Coming Out Mennonite Re-Visited

Dear Friends,

I am going to make this blog post relatively short.  I feel I need to clarify a few things from the other post (which I am thankful has been shared on MWR: http://www.mennoworld.org/blog/2013/5/23/coming-out-mennonite/ and other places).  I would like to thank everyone for sharing 🙂

First and foremost, a Mennonite or Anabaptist is someone who follows the teachings of Jesus Christ.  They believe that the Sermon on the Mount is to be taken literally, and that Jesus not only taught (but also demonstrated) peace to those who were far and to those who are near.  Being a Mennonite is about the Theology behind not only the peace stance, but many other stances as well (including love for all people, a desire to be open-minded in approaches to following Christ, and missional living).

I realize that the Mennonites are sometimes seen as an ethic group, and the ethnic group itself also does bring certain values and traditions for which I am thankful.  Yet, I believe that ethnicity itself does not make or define a Mennonite.  I am grateful to have experienced ethnic foods and four-part harmony, and these things have become of great value to me.  I am also thankful to have visited Chinese Mennonite churches and an Ethiopian Mennonite church a few times, because their traditions also bring something out to us 🙂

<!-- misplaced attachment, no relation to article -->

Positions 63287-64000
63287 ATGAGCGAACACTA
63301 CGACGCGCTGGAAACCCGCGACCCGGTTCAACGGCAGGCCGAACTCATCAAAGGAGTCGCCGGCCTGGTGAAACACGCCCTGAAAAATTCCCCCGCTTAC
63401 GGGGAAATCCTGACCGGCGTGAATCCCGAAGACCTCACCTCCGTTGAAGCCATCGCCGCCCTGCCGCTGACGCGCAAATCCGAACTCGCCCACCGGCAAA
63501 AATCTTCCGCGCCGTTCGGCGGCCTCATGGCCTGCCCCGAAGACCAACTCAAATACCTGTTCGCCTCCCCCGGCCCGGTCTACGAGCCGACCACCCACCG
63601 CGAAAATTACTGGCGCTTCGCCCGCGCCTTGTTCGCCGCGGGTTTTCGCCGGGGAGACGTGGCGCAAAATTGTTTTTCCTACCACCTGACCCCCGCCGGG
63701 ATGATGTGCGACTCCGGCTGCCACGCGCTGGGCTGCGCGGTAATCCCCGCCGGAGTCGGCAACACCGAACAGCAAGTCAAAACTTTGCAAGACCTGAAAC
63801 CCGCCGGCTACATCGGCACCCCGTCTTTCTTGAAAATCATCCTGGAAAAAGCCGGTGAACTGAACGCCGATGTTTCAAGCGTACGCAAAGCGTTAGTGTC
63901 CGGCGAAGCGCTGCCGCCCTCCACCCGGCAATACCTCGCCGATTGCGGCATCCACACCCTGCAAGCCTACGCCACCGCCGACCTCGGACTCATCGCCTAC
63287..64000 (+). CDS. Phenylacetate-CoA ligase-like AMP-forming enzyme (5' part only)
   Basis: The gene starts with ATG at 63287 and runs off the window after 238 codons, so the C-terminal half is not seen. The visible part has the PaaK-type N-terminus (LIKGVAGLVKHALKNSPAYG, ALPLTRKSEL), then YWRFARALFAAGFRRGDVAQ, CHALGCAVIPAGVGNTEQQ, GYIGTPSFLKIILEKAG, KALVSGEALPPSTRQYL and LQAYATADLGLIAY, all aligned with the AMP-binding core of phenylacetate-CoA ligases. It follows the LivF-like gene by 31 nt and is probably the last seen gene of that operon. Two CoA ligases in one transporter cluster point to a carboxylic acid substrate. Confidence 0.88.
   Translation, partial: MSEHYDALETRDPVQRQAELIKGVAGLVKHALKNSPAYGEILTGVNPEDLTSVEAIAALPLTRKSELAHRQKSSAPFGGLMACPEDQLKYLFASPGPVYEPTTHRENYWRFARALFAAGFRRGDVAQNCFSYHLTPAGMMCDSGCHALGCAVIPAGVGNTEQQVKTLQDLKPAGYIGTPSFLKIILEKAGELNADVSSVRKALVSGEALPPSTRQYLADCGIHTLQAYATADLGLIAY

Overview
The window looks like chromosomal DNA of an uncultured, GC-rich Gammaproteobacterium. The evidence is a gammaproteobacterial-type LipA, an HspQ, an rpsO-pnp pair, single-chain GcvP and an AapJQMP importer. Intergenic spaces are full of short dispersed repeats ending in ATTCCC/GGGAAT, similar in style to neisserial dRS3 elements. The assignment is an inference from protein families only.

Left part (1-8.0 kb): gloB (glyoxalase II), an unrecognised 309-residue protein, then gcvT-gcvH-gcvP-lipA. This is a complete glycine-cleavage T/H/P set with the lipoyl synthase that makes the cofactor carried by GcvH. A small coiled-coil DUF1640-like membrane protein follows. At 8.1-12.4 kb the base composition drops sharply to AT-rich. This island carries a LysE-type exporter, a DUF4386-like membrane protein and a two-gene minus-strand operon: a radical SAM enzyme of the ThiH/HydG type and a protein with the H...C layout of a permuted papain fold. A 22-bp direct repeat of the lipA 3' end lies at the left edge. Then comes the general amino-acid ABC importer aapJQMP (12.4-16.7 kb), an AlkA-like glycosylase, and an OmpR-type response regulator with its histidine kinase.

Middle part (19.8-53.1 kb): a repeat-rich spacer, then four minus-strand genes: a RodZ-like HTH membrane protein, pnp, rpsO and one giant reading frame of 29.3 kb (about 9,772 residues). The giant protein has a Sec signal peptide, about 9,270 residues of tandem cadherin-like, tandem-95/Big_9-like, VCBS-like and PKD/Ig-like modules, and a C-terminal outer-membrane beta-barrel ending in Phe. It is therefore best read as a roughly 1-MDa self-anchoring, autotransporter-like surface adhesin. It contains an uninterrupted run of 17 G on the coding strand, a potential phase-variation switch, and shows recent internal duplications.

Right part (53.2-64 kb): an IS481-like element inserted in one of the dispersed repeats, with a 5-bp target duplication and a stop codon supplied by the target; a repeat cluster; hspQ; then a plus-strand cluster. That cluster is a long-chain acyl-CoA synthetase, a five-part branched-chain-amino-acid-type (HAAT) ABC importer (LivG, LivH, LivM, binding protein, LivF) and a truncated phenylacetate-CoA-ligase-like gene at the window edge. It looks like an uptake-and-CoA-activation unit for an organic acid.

Personally, I like to describe myself as a zweibach-eating, borscht-loving Mennonite because to me, it shows that the Mennonites included me into their culture.  I am a third culture kid (born of an Asian mother and Germanic father) and so I never felt like I really had an ethnicity to claim as my own.  The Mennonite identity became my identity.  However, I also believe that one can be a rice loving Mennonite or a taco eating Mennonite :).

It is my hope that the Mennonite church increasingly becomes more diverse over time (and I believe that they already have and are working towards that).  Yet, I do  think both “ethnic” and “non-ethnic” Mennonites  have something to offer which is most helpful. The “ethnic” Mennonites root us in some ways and the share inspiring stories of their grandparents and great grandparents who faced persecution… the newer Mennonites add fresh perspectives… we both need each other

Thanks for allowing me the opportunity to clear everything up and thanks again to those who have shared this piece 🙂

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